Time to read: 4 min
Welcome to Engineering Heroes: a series where we interview the mechanical engineers behind innovative products to uncover actionable tips, advice, and best practices to help you optimize your own mechanical design workflows.
For this edition we sat down with Heidi Farrell, Sr. Mechanical Engineer at Peloton to learn about an impressive tip for collaborating on design iterations with colleagues, her go-to engineering resource to get answers, and a unique folder structure that helps keep her organized.
Heidi has a B.S. in Product Design Engineering from Stanford University. Prior to joining Peloton, she worked at camera equipment startup, Joby, wearables startup Ringly, and product design firms Smart Design, based in NYC, and Reload Design AB, based in Stockholm.
At Peloton, she is a mechanical engineering lead on the Tablets team, developing the screen display for the bike and treadmill products.
Without further ado, here’s what we learned from Heidi.
What’s the best habit you’ve picked up in your career as a mechanical engineer?
Heidi: If I’m working through a specific issue with a cross-section view—for example, I’m considering changing a wall thickness or adding a snap—I’ll print out the cross-section in black and white wireframe view and print out like 12 of them, maybe four per page. Then using colored markers, and being very conscious about color usage (for example, the cover is always yellow and the screws always green), I start drawing all the different iterations in each cross-section. So each one represents an idea.
They’re really easy to scan and use in presentations to compare options side-by-side. It’s just so much better than trying to do a free hand cross-section and such a good tool for working with other people. It’s something that people are impressed by, but it’s not hard to do!
What do you love most about being a mechanical engineer?
Heidi: I really like the no bullshit aspect of engineering. It’s very unlike other professions where you might be able to present something with, like, a lot of pizazz or whatever, or you can talk a good game and maybe get through. Engineering is a profession where there are a lot of very real and human variables involved. So you have to have a lot of street smarts and you do what you say you’re going to do. People learn pretty quickly if you’re reliable — it’s a very honest profession.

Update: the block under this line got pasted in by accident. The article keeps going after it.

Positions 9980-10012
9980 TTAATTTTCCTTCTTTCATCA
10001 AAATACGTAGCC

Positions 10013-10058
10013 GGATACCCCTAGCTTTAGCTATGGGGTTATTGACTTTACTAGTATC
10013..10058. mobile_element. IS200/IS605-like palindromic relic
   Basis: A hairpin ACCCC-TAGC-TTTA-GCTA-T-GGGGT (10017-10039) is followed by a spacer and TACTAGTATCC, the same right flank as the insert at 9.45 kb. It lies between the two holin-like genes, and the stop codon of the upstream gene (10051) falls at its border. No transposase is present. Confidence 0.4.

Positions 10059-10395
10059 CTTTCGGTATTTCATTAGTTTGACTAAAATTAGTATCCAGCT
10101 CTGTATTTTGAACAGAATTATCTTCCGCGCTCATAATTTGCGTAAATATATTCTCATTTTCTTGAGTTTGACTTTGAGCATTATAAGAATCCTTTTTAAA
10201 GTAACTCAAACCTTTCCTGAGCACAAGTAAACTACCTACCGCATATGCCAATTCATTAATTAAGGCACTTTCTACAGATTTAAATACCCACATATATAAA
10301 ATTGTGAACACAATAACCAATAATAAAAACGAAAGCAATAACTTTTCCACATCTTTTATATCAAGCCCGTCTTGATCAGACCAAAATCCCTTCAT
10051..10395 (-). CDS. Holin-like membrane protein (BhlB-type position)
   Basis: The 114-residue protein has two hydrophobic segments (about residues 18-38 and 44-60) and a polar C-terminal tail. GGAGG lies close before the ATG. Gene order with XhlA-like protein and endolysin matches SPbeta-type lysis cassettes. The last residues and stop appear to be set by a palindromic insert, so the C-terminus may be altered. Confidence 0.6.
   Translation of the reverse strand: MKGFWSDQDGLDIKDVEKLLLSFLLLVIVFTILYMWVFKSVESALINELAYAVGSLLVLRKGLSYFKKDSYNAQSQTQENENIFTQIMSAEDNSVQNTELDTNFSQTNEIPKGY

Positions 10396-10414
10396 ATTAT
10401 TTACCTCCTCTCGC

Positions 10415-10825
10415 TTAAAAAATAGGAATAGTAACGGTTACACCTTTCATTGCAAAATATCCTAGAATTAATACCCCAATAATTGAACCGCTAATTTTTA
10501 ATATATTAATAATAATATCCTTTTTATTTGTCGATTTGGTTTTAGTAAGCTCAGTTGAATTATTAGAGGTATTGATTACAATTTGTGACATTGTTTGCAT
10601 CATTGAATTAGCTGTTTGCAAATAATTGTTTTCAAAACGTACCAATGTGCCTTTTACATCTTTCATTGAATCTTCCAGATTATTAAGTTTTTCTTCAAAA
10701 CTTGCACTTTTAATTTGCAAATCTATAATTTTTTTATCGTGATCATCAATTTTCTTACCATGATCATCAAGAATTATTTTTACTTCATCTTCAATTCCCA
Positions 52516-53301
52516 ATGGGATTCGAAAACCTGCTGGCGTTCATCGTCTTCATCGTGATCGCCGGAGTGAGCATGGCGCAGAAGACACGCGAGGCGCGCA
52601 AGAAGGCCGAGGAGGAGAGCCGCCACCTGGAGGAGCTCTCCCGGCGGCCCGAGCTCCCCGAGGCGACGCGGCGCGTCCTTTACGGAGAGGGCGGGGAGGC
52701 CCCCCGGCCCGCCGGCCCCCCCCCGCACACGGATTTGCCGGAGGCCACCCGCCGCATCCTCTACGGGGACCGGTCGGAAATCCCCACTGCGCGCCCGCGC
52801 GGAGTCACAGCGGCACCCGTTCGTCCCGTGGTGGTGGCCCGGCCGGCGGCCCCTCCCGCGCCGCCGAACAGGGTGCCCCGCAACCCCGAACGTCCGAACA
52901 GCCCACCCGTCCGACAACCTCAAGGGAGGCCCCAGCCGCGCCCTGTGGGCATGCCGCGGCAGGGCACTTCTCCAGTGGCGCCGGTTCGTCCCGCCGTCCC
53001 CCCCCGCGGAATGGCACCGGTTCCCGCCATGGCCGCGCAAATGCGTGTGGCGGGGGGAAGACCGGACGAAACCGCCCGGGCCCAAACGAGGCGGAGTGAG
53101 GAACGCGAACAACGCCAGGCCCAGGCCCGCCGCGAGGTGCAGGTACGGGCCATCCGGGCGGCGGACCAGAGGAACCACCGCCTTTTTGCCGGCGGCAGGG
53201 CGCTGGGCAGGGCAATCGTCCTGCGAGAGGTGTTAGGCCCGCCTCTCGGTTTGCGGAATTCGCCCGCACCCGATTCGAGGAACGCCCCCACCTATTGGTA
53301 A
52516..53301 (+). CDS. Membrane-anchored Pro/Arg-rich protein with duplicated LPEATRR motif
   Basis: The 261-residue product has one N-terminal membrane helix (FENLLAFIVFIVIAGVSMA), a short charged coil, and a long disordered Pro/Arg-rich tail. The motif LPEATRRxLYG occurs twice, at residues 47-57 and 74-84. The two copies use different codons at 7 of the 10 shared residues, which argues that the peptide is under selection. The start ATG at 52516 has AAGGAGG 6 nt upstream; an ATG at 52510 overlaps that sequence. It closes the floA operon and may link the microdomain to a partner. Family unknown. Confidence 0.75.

“Engineering is a profession where there are a lot of very real and human variables involved. So you have to have a lot of street smarts and you do what you say you’re going to do.“
What’s something you learned from a co-worker that’s made your job easier?
Heidi: I picked up this amazing folder saving structure from Akbar Dhanaliwala, the head of manufacturing at Ringly that’s been super useful. Basically, anytime he would receive an email that had an attachment, he would save the attachment in really simple folder systems, starting with the name of the project and then sub folders named to different vendors, with additional subfolders marking the date/description of the files.
So he had this master catalog and library of every attachment he’d ever received or sent anyone all on his desktop. I thought this was incredible because anyone else would be hunting like mad to find things in their inbox. I’ve shared this system with other people at Peloton who have wild download folders.
What are your go-to resources to sharpen your engineering skills?
Heidi: I really think my coworkers are my best resource because I’m constantly asking them questions. Also, I regularly use the alumni email list from Stanford Product Design. For example, a week ago I needed a CNC router in the Bay Area and I searched every email I had received and sure enough, like five years ago, someone had asked the question to the list and so I immediately had five vendors I could talk to. I really feel like people are the best resource.
“I really think my coworkers are my best resource because I’m constantly asking them questions.”
How does Fictiv help empower you in your job?
Heidi: During COVID Fictiv has been insanely helpful. Just a couple of months ago, I was prototyping a design and needed to evaluate several different options for a piece of geometry. I wanted to print multiple versions in case I needed to hand-modify something on any of the units since I had a deadline coming up.
If I had to print 16 things myself on a printer, it would probably take me a whole day to process the prints and remove the support material and everything. So it was a lifesaver to get all the parts processed two days later and know it was a guaranteed delivery I could count on.
When you’re tied to a 3D printer in one location that has one build material in it and you’re fighting for time with other engineers on the build tray, it can be stressful. So Fictiv really simplified things for me and took a lot of the stress out of it.
“It was a lifesaver to get all the parts processed two days later and know it was a guaranteed delivery I could count on.”
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